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Biospecimens and Biorepositories: From Afterthought to Science

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Biospecimens and Biorepositories: From Afterthought to Science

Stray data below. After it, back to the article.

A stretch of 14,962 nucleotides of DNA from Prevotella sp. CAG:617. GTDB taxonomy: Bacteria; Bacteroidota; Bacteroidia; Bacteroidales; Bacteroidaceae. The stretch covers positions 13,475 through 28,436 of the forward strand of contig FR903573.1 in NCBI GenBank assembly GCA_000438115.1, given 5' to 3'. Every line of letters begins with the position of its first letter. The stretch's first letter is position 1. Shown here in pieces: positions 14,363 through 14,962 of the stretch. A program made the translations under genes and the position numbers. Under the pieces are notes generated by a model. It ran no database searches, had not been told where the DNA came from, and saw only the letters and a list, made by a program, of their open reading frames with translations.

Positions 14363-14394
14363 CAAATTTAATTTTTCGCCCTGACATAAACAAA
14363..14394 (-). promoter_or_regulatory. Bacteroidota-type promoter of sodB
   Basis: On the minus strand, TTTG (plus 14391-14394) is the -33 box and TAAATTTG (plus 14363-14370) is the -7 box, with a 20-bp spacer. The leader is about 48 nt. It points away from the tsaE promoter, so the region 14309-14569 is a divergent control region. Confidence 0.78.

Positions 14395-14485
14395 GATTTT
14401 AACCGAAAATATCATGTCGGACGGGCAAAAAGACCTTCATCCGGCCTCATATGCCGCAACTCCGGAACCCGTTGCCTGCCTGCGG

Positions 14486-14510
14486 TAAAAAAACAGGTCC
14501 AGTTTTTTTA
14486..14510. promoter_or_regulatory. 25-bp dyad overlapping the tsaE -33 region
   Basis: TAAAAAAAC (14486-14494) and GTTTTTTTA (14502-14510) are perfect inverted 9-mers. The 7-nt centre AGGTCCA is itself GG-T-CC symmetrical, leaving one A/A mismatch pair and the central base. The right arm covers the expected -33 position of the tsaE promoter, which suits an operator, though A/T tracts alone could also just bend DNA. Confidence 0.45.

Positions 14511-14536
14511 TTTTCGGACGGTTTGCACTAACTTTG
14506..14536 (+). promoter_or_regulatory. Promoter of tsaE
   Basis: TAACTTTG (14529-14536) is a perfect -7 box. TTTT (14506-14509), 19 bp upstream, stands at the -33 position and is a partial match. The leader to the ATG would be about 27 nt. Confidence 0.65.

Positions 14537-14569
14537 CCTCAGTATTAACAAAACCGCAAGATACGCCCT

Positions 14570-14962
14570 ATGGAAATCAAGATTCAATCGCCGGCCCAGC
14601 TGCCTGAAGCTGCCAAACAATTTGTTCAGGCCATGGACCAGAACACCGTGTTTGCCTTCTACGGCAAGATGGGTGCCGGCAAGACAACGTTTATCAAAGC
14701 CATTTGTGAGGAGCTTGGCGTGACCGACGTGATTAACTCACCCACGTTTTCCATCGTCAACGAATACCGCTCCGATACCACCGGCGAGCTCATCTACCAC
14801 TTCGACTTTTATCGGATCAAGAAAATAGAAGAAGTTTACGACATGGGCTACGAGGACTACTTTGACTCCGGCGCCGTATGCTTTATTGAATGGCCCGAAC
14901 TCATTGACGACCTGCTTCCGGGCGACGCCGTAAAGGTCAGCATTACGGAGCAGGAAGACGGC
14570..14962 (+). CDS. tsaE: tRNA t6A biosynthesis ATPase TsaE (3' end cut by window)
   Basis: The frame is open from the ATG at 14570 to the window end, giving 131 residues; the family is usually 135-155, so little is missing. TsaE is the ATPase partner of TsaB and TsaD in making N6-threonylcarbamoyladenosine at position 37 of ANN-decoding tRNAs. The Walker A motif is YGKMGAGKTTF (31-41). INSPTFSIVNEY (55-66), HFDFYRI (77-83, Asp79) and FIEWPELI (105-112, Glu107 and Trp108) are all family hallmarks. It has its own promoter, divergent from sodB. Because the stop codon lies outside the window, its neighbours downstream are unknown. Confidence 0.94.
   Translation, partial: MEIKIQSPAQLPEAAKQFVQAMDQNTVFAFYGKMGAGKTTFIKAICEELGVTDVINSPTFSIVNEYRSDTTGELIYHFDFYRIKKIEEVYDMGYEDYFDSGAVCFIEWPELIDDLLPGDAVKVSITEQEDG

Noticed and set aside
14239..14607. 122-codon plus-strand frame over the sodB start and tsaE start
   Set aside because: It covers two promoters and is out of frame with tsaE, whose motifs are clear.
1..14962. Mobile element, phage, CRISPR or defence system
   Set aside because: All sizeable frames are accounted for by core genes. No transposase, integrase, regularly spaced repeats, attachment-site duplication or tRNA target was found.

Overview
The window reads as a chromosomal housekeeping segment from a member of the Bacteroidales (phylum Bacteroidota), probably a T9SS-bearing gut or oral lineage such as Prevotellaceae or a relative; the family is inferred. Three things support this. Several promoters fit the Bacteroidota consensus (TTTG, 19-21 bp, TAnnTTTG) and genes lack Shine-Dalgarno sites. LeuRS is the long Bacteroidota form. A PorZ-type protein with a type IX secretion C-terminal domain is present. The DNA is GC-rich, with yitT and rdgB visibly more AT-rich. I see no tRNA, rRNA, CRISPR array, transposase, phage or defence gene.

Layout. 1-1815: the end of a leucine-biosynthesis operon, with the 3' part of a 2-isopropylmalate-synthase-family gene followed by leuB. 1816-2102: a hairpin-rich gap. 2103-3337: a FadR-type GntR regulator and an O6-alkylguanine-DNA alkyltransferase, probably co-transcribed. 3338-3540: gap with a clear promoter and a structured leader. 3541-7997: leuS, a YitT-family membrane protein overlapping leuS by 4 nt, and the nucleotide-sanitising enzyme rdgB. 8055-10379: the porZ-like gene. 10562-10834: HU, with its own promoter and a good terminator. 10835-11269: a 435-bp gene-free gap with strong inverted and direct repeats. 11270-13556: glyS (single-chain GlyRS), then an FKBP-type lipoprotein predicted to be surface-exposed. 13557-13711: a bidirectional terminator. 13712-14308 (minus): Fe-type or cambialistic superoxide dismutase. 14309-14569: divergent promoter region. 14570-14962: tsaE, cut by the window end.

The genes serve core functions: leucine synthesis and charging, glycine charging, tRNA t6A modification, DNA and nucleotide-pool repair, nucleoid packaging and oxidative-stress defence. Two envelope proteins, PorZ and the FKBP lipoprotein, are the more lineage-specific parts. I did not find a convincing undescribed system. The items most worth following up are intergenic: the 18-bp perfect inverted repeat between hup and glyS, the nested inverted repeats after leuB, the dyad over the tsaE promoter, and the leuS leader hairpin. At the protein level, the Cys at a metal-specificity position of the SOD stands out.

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   Editorial  Biospecimens and Biorepositories: From Afterthoughtto Science Jimmie B. Vaught 1 , Marianne K. Henderson 2 , and Carolyn C. Compton 1  Abstract Biospecimens are recognized as critical components of biomedical research, from basic studies to clinicaltrialsandepidemiologicinvestigations.Biorepositorieshaveexistedin variousformsfor morethan150years,from early small collections in pathology laboratories to modern automated facilities managing millions of samples.Ascollaborativesciencehasdeveloped,ithasbeenrecognizedthatbiospecimensmustbeofconsistentquality.Recentyearshaveseenaproliferationofbestpracticesandtherecognitionofthefieldof"biospecimenscience."Thefutureof this fieldwilldependon thedevelopmentof more evidence-basedpracticesin both theresearch and clinical settings. As the field matures, educating a new generation of biospecimen/biobankingscientists will be an important need.  Cancer Epidemiol Biomarkers Prev; 21(2); 253–5.  2012 AACR. Good Biospecimens Are Hard to Find This editorial could also have been entitled "Biobank-ing 1 :ATrickyEndeavor"butthatwasalreadyusedforthe biospecimen session at the  AACR  conference on TheScience of Cancer Health Disparities held in September2011 (1). Biospecimens (blood, urine, tissue—fresh-fro-zen, paraffin-embedded, saliva, various cells) have beenorganized into formal collections in the United States. formorethan150years,startingintheCivilWarerawiththepathologyspecimensthatresultedinthelargestcollectionin the United States at the Armed Forces Institute of Pathology(2).Manysmallercollectionsexistinpathologylaboratories and clinics. And larger population-basedcollectionsaremanagedatmultipleacademicandclinicalcenters and at the NIH (Bethesda, MD; ref. 2). Standards Were Late in Coming Given the millions of samples collected for clinical andresearch purposes, for most of the history of biobanking,there has been a serious lack of attention to control thequality and consistency of collection, processing, andstorage of biospecimens. A brief list of high-profile bios-pecimen-related problem areas include the following: (i)high rates of false positives and false negatives in HER2analyses traced to inconsistent biospecimen handlingamong laboratories (3); (ii) invalid results from earlyclinical proteomic and other biomarker studies related todifferences in biospecimen handling protocols (4); and(iii) more recently, inadequate quality of tissue samplesforTheCancerGenomeAtlaspilotstudy(5).Astheseandotherspecimen-relatedissueshaveemergedoverthepast10 years, efforts have been under way to develop bestpractices to guide biobank managers and investigatorswho rely on biospecimens for their research (6). In addi-tion to technical approaches to biospecimen collection,processing, and storage, best practices also include guid-ance on important overarching issues such as qualitymanagement, ethical and regulatory requirements, andinformation systems management (7). The emerging eth-ical,regulatory,andsocietalissuesfacingbiobanksarethemost difficult to coordinate and standardize, includingissues such as the return of research results, pediatricconsent, and the accessibility of specimens and data (8).Although "best practices" have been increasinglyadopted, it has to be noted that they are generally basedon empirical observations, that is, not evidence-based.Thereisstillalotthatisnotknownaboutoptimalbiospeci-menpractices.Forexample,formanybloodanalyses,dataconcerning the effects of multiple freeze-thaw cycles andother preanalytic variables are difficult to find. Recently,the National Cancer Institute (NCI) and other programshave developed biospecimen research initiatives to sys-tematically study such variables and produce evidence- based standards (9, 10). The Issues Are Global Many research initiatives are now international innature. This presents special problems for studies involv-ingbiospecimens.Althoughasnotedthereisaproliferation  Authors' Af  fi liations:  1 Of  fi ce of Biorepositories and BiospecimenResearch, and  2 Division of Cancer Epidemiology and Genetics, NationalCancer Institute, NIH, Bethesda, Maryland Corresponding Author:  Jimmie B. Vaught, Of  fi ce of Biorepositories andBiospecimen Research, National Cancer Institute, 11400 Rockville Pike,Rockwall I, Suite 700, Bethesda, MD 20892. Phone: 301-451-7314; Fax:301-480-4814; E-mail: vaughtj@mail.nih.gov doi:  10.1158/1055-9965.EPI-11-1179  2012 American Association for Cancer Research. 1 Generally biobank, biorepository, biospecimen resource, and biologicresource center all refer to the facilities and related processes that governthe collection, processing, and storage of biologic specimens. Cancer Epidemiology,Biomarkers& Prevention www.aacrjournals.org  253 on June 25, 2016. © 2012 American Association for Cancer Research. cebp.aacrjournals.org Downloaded from  ofbestpractices,thereislittleinternationalcoordinationof  biospecimen standards, both from the operational andethical/legal perspectives (6). As a result, investigatorssharing samples and otherwise collaborating across bor-ders must take care that quality standards are establishedprior to specimen collection. In addition, there are manypolitical and regulatory obstacles to send specimens out-sideofvariouscountries.However,anumberofproductive biospecimen networks have been developed, especiallyin Europe, Australia, and Asia that have been successfulin establishing standards and sustainable businessmodels (11). Evolution of Biospecimen Types Traditionally, the major divisionamong biorepositorytypes has been between tissue and blood samples col-lected in surgical and pathology suites for clinicalresearch applications and those collected for popula-tion-based studies, generally blood, urine, and salivasamples. As new technologies suchas tissue andexpres-sion microarrays (12) have evolved, so have the spec-imen types and the methods to collect them changed(13). More recently, methods have been developed toisolate and study circulating tumor cells with high-resolution imaging techniques (14). A major factoraffecting these trends is the availability of new analytictechnologies. As smaller and smaller samples are need-ed for analyses, collection methodologies continue toevolve as well. For example, where microgram quanti-ties of DNA were needed for early genomic analyses,nanogram quantities are now sufficient and DNA fromsaliva is increasingly used (15). And methods such aslaser capture microdissection provide additional toolsfor specialized analytic applications (16). Technologies and Economics Assampletypeshaveevolved,sohavethetechnologiesnecessary to process and store the increasing variety of  biospecimens. One key to this process is the increasingrecognition that biospecimen management is an expen-siveproposition.Alargeepidemiologicbiorepositorythatprocesses and houses millions of samples each year cancost millions of dollars to construct and operate. Therequirements for such a large facility include sophisticat-ed equipment monitoring and alarm systems; back-upgenerators for power failures; quality management pro-tocols; and well-developed procedures for processing,storing, and shipping samples (17). For studies whereextra aliquots of samples are maintained in freezerswhereas others are undergoing analyses, storage costsalone can be $10,000 or more on an annual basis.Economic factors, along with the need for other space-saving and efficiency measures, have led to the develop-ment of new technologies. Among these are automatedsamplealiquotingandnucleicacidextractioninstrumentsthat have greatly increased the productivity of biorepo-sitories (18, 19). Additional efforts have gone into devel-oping alternative storage models. Although the Centersfor Disease Control and Prevention has been collectingand analyzing newborn blood spot cards for many years,newerdry-statetechniques,forexample,fromBiomatrica(20) and GenVault (21) have led to additional advances,reducing costs while maintaining blood, nucleic acids,proteins, and saliva samples at ambient temperatures. The Molecular Epidemiology Perspective Biospecimensformolecularepidemiologystudieshavecontinued to focus on genetics and genomics (i.e.,genome-wide association studies, high-density sequenc-ing, and exome sequencing) in the last few years and thistrend will continue (22, 23). But the need to measuremetabolites, such as estrogens/androgens (24), small-moleculeproteinsandpathways,largeproteins,andevencomponents of the microbiome (25), has expanded. Theincreasingneedforbloodandbloodproducts,tissues,andother body fluids is driven by new analytic tests. There isstill a need to understand optimal ways to process andstorespecimensforthesetestsandfutureapplicationsandmethods to store specimens in more cost-effective, ener-gy-efficient ways. These needs include new automationwhere appropriate, initially in the processing, handling,andtestingareasasthousandsofsamplesoftenneedtobeanalyzed.In terms of molecular epidemiologic study initiatives,the genetic focus with an attempt to identify gene–envi-ronment interactions has necessitated larger and largersample sizes. With this in mind, investigators are poolingsamples from a variety of international study sites (26).Thisglobalizationofinvestigationsintroducesthehazardof variable collection, processing and storage conditionsamong sample sets, and the accompanying chance thatassayresultswilldifferduetothesevariedconditions.Asis the case for clinical studies, evidence-based protocolsthat are widely recognized and adopted are needed tominimize the problems associated with comparison of assay results across collections.Foradditionalinformation,seethe  Focus:BiomarkersandBiospecimens  section published in the April 2010 issue of  Cancer Epidemiology, Biomarkers, and Prevention  (19:901–1015). Degree Programs and Beyond As was the case in the development of molecularepidemiology2decadesago,wheretrainingofepidemiol-ogists in laboratory science had to be integrated anddeveloped over time, biospecimen science has evolvedinformallyand"onthejob"undertheleadershipofexpertsin pathology, epidemiology, clinical chemistry, biochem-istry, molecular biology, and related disciplines. Untilnow, there has been no formal training in the new fieldof biospecimen science. Recently, a new masters degreeprogram in biobank management was initiated in France  Vaught et al.Cancer Epidemiol Biomarkers Prev; 21(2) February 2012  Cancer Epidemiology, Biomarkers & Prevention 254 on June 25, 2016. © 2012 American Association for Cancer Research. cebp.aacrjournals.org Downloaded from   by the International Agency for Research on Cancer (27).Similarideasarebeingdiscussedinotherparts ofEuropeand the United States. Also, as biorepositories become"professionalized," several organizations are developingformal evaluation programs, such as the InternationalSociety for Biological and Environmental RepositoriesSelf-Assessment Tool and Biorepository Proficiency Test-ing Program (28) and the formal accreditation and certi-ficationofbiorepositoriesbytheU.S.CollegeofAmericanPathologists (29).As degree programs, evidence-based practices, profi-ciency testing, accreditation programs, and biospecimenresearch and publications grow and expand in scope, it isobvious that the field of biobanking has evolved from theearlier view that simply embedding or freezing biospeci-mens with no consideration of preanalytic variables wassufficient, into a true scientific discipline. But, it is still atricky endeavor. Disclosure of Potential Con fl icts of Interest No potential conflicts of interest were disclosed.Received December 15, 2011; accepted December 21, 2011; publishedonline February 7, 2012. References 1.  AmericanAssociationforCancerResearch.FourthConferenceonTheScience of Cancer Health Disparities [cited 2012 Jan 10]. Availablefrom: http://www.aacr.org/home/scientists/meetings – workshops/ cancer-health-disparities.aspx. 2.  Eiseman E, Haga S. A handbook of human tissue sources: a nationalresource of human tissue samples. Santa Monica, CA: RAND Corpo-ration; 2000. 3.  Wolff AC, Hammond ME, Schwartz JN, Hagerty KL, Allred DC, CoteRJ, et al. American Society of Clinical Oncology/College of AmericanPathologistsguidelinerecommendationsforhumanepidermalgrowthfactor receptor testing in breast cancer. Arch Pathol Lab Med2007;131:18 – 43. 4.  RansohoffDF, Gourlay ML. Sources ofbiasinspecimensfor researchabout molecular markers for cancer. J Clin Oncol 2010;28:698 – 704. 5.  Silberman S. The  fl esh  fi les. Wired 2010;157. 6.  Vaught J, Caboux E, Hainaut P. International efforts to develop bios-pecimen best practices. Cancer Epidemiol Biomarkers Prev 2010;19:912 – 5. 7.  NCI Best Practices for Biospecimen Resources [cited 2012 Jan 10]. Available from: http://biospecimens.cancer.gov/bestpractices. 8.  Knoppers BM, Hudson TJ. The art and science of biobanking. HumGenet 2011;130:329 – 32. 9.  MooreHM,ComptonCC,AlperJ,VaughtJB.Internationalapproachesto advancing biospecimen science. Cancer Epidemiol BiomarkersPrev 2011;20:729 – 32. 10.  HatzisC, Sun H,Yao H,Hubbard RE, Meric-BernstamF,Babiera,etal.Perioperative ischemiaand tissuepreservationeffects onRNA integrityand microarrays of breast cancer. J Natl Cancer Inst 2011;103:1 – 13. 11.  Vaught J, Kelly A, Hewitt R. A review of international biobanks andnetworks: success factors and key benchmarks. Biopreserv Biobank-ing 2010;7:143 – 50. 12.  Sherman ME, Howatt W, Blows FM, Pharoah P, Hewitt SM, Garcia-Closas M. 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The UK biobank sample handling and storageprotocol for the collection, processing and archiving of human bloodand urine. Int J Epidemiol 2008;37:234 – 44. 19.  European,MiddleEasternandAfricanSocietyforBiopreservationandBiobanking [cited2012 Jan10]. Availablefrom:http://www.esbb.org/ market_fold/automation.html. 20.  LeeSB,CrouseCA,KlineMC.OptimizingstorageandhandlingofDNA extracts. Forensic Sci Rev 2010;22:131 – 43. 21.  Davis JC, Shon J, Wong DT, Jaffe S, McEvoy J. A DNA-basedbiological sample tracking method. Cell Preserv Technol 2005;3:54 – 60. 22.  Hunter DJ, Chanock SJ. Genome-wide association studies and "theart of the soluble". J Natl Cancer Inst 2010;102:836 – 7. 23.  National Heart, Lung and Blood Institute. The Exome Project [cited2012 Jan 10]. Available from: http://www.nhlbi.nih.gov/resources/ exome.htm. 24.  Stanczyk FZ, Jurow J, Hsing AW. Limitations of direct immunoassaysfor measuring circulating estradiol levels in postmenopausal womenandmeninepidemiologicstudies.Cancer Epidemiol Biomarkers Prev2010;19:903 – 6. 25.  NIHHumanMicrobiomeProject.Clinicalsampling[cited2012Jan10]. Available from: http://hmpdacc.org/micro_analysis/microbiome_sampling.php. 26.  National Cancer Institute. Cohort Consortium [cited 2012 Jan 10]. Available from: http://epi.grants.cancer.gov/Consortia/cohort.html. 27.  Gormally E, Hardy I, di Donato JH, Caboux E, Hofman P, Hainaut P.Development of a curriculum at the master level for managers of biobanksandbiological resourcecenters: apilot program. BiopreservBiobanking 2011;9:308. 28.  International Society for Biological and Environmental Repositories[cited 2012 Jan 10]. Available from: http://www.isber.org. 29.  College of American Pathologists Accreditation for Biorepositories[cited 2012 Jan 10]. Available from: http://www.cap.org/apps/docs/ laboratory_accreditation/lap_info/bio_brochure_042011.pdf. Biospecimens and Biorepositories: From Afterthought to Sciencewww.aacrjournals.org Cancer Epidemiol Biomarkers Prev; 21(2) February 2012  255 on June 25, 2016. © 2012 American Association for Cancer Research. cebp.aacrjournals.org Downloaded from  2012;21:253-255. Cancer Epidemiol Biomarkers Prev Jimmie B. Vaught, Marianne K. Henderson and Carolyn C. Compton   Biospecimens and Biorepositories: From Afterthought to Science   Updated version   http://cebp.aacrjournals.org/content/21/2/253Access the most recent version of this article at:   Cited articles   http://cebp.aacrjournals.org/content/21/2/253.full.html#ref-list-1This article cites 19 articles, 9 of which you can access for free at:   Citing articles   http://cebp.aacrjournals.org/content/21/2/253.full.html#related-urlsThis article has been cited by 6 HighWire-hosted articles. Access the articles at:   E-mail alerts  related to this article or journal.Sign up to receive free email-alerts   SubscriptionsReprints and .pubs@aacr.orgatTo order reprints of this article or to subscribe to the journal, contact the AACR Publications Department   Permissions  .permissions@aacr.orgTo request permission to re-use all or part of this article, contact the AACR Publications Department at on June 25, 2016. © 2012 American Association for Cancer Research. cebp.aacrjournals.org Downloaded from